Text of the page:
Last week, Wisconsin GOP Sen. Ron Johnson riled a lot of teachers by suggesting that students learn more from Ken Burns documentaries than they do in history class. (See this article.)
More videos, fewer teachers! Never heard that one before. Except perhaps when Thomas Edison said: “It is possible to teach every branch of human knowledge with the motion picture. Our school system will be completely changed inside of ten years.” In 1913.
Teachers reacted to Johnson’s inflammatory statement with predictable outrage.
AFT President Randi Weingarten weighed in: “What Ron Johnson doesn’t get is that education happens when teachers can listen to students and engage them to think for themselves ― and that can include using Ken Burns’ masterful work.”
Weingarten is right, but what about when that doesn’t happen? What about when teachers just read aloud from the textbook or expect students to copy down notes from the board while they talk in monotone? What about when students are just drilled on dates and facts every day, without context? We know that still happens.
Johnson’s overall point (which, by the way, was directed more at university professors than high school teachers) was that students learn more from a good documentary than from a typical history teacher. Is he right? That’s the real question.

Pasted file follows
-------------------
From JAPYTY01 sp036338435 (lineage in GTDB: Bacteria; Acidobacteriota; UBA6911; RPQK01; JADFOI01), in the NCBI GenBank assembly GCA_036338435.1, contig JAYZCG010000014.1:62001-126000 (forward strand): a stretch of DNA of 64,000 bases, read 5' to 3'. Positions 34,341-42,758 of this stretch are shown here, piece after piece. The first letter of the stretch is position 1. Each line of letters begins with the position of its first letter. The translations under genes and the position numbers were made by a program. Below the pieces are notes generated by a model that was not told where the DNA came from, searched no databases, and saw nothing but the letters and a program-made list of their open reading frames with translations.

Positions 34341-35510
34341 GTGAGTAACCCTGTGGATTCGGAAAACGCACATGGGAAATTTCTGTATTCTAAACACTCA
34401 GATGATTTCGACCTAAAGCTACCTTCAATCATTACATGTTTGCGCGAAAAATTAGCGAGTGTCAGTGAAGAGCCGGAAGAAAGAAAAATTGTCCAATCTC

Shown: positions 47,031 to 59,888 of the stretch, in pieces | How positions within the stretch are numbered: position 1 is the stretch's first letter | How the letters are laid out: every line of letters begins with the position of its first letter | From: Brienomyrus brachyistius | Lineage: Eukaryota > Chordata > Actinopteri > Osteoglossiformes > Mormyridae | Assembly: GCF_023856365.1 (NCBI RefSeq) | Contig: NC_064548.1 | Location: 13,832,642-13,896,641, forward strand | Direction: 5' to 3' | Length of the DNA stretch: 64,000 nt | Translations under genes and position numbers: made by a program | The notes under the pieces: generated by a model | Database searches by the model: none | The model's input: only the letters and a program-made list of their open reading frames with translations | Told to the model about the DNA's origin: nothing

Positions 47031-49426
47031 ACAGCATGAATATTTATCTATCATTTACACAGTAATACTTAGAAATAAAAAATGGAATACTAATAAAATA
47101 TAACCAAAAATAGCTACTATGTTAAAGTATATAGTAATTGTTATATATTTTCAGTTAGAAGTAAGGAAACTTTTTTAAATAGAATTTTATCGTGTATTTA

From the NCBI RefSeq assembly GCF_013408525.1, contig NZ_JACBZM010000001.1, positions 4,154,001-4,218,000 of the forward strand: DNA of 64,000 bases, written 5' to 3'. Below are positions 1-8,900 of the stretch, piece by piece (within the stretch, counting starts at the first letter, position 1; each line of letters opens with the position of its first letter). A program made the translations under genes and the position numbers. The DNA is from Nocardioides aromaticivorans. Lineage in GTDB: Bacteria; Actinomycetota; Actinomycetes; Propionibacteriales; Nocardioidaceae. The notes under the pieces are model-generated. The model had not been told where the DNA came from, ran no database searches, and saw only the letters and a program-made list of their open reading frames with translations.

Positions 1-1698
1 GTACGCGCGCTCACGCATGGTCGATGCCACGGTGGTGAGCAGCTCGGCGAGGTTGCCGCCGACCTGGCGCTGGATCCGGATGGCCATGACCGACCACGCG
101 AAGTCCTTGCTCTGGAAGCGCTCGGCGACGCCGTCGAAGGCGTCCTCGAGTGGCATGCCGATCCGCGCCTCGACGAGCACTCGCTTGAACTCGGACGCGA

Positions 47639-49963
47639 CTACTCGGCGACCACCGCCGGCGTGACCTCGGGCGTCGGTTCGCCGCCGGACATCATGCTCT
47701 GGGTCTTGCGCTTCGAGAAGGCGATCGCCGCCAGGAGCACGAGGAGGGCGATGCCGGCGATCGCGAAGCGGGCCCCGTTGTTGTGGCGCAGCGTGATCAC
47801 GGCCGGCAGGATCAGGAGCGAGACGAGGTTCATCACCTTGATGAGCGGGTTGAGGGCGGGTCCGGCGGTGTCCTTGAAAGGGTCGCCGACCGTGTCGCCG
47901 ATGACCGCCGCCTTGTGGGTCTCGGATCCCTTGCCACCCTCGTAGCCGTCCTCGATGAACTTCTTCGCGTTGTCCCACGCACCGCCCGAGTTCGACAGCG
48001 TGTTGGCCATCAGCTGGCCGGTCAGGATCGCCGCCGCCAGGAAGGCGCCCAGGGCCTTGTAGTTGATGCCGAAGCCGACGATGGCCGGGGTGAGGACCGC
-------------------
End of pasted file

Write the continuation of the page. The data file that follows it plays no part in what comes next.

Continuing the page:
The answer: I don’t know.
Student probably do learn more from a good documentary than they do from a teacher who stands in front and lectures all hour. But students don’t learn nearly as much — even from the best documentary — as they could learn from a master history teacher, a teacher who is passionate and knowledgeable, and who sees history as not just a good story but a chance to engage students’ minds in thinking about critical historical questions.
Should the North have let the South secede?
Would we have recovered more quickly from the Depression without the New Deal?
Why didn’t Johnson end the Vietnam War before he left office?
Effective history teachers also know that getting students to ask and answer their own historical questions, using primary sources, is a far better way to learn “history” than memorizing a series of events, told from a supposedly neutral perspective.
Johnson is right that Ken Burns tells good stories, and good storytelling is an essential component of teaching history — or economics, physics, or math. But storytelling is not sufficient for quality history instruction.
No one can truly learn history by sitting passively listening to lectures or by sitting passively watching documentaries. Learning requires active engagement and thought.
If we want to fight back against the forces that would replace us with videos, let’s make sure we’re teaching using active-learning strategies — strategies video could never replicate — in every classroom. Then there will be no question that our classrooms are better than the best Ken Burns can offer.